Illinois Sen. Mark Kirk is the latest Republican to back a revised criminal justice reform package that has bipartisan support but might fail to receive a vote due to the concerns of law-and-order conservatives.

"The Left and Right have come together here, and as a centrist, I will create more momentum for this bill," Kirk said in a Tuesday statement after announcing his support in a last-minute press conference at the Capitol.

Momentum is exactly what Republican proponents of the bill want from Kirk. Senate Majority Whip John Cornyn, Senate Judiciary Committee Chairman Chuck Grassley and Tea Party Sen. Mike Lee of Utah have been negotiating with Democrats to revise the bill in a way that would assure Republicans that the sentencing reforms wouldn't allow violent criminals out of prison.

A majority of senators supported the original bill, but less than one-third of the Republican majority agreed to co-sponsor the bill. Senate Majority Leader Mitch McConnell dislikes holding votes on hot-button issues that divide Republicans, so the negotiators have been working on changes that might coax some of the critical Republicans on board without losing the support of the Democratic minority.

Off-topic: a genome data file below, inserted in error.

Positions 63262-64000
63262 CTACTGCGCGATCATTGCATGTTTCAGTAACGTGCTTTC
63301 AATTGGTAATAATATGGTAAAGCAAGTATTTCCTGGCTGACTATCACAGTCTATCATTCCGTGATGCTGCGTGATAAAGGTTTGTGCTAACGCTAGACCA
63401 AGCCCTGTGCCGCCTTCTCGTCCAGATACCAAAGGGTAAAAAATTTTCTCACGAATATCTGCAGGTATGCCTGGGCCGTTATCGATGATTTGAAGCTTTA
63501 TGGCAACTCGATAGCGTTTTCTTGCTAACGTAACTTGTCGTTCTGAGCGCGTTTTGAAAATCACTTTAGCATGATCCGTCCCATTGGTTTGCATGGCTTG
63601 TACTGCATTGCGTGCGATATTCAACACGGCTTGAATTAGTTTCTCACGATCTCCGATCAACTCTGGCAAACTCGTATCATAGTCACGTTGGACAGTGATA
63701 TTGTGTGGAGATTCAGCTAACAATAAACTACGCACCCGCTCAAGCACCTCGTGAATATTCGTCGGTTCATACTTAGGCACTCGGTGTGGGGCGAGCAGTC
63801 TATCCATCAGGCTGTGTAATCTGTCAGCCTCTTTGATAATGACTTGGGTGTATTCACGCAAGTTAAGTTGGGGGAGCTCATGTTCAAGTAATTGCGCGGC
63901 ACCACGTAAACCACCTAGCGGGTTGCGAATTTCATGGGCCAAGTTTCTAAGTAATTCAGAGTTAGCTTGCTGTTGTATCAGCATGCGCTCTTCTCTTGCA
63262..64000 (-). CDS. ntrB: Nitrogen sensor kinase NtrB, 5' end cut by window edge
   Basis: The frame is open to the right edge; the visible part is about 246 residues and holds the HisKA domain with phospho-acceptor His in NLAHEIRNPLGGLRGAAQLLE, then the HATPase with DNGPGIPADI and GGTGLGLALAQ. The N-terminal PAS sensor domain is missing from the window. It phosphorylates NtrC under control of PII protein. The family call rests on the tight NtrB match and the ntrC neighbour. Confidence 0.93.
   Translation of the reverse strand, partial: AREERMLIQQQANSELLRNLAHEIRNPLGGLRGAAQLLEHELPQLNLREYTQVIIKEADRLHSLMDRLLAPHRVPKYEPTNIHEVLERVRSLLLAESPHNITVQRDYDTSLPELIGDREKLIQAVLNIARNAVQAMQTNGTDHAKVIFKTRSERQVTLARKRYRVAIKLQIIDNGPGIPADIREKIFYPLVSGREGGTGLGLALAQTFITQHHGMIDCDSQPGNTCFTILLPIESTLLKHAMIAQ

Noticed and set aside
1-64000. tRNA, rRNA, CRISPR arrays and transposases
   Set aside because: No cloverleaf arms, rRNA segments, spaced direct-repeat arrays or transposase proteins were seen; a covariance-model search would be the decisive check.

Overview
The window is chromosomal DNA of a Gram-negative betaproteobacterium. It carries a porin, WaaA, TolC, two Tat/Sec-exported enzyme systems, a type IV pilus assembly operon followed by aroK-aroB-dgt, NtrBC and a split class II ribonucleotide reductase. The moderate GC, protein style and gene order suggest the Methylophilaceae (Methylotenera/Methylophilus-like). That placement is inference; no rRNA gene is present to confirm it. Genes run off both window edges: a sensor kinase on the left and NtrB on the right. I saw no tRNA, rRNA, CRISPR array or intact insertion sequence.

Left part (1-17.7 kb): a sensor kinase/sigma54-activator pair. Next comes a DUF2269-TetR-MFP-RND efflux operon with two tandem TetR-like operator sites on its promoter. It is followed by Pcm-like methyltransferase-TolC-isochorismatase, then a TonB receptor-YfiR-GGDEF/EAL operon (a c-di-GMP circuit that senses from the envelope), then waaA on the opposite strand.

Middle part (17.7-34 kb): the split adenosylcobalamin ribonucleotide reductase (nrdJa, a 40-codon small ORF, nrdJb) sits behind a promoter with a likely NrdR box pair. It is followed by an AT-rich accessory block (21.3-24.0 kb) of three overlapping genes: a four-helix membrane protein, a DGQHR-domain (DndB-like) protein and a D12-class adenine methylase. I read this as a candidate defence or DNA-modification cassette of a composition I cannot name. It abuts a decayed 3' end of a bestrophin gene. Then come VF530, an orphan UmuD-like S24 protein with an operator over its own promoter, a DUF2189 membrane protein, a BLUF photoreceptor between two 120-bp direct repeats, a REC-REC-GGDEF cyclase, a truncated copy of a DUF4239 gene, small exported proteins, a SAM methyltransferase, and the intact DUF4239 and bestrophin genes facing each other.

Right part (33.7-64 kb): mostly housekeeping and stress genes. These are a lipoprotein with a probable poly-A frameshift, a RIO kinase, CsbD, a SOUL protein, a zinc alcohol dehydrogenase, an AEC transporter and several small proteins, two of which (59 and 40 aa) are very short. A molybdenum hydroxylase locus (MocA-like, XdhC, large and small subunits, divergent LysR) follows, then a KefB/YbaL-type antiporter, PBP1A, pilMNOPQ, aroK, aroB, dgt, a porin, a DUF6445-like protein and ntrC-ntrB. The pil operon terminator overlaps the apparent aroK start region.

"It's a good middle ground that people should be more comfortable with," a GOP Senate aide said Monday while discussing the revisions, which were first reported by the Washington Examiner. "There is no retroactive relief for any offender who is convicted of a serious violent felony."

Opponents of the bill are skeptical, but most are keeping their powder dry until after the new version is officially announced. Kirk's support could prove particularly helpful to the would-be reformers if he can convince Republican allies that the legislation would boost his chances of winning a difficult re-election campaign.

Kirk, the most vulnerable Republican in the Senate, required changes to the legislation that could raise his stock in his home state.

"We are spending about $60,000 per prisoner every year in Illinois to incarcerate individuals who leave prison more dangerous than when they arrived — everyone knows this system is broken," he said in Tuesday's statement. "My changes to this bill direct savings to fight gangs, which are too often taking children away from their families in Chicagoland."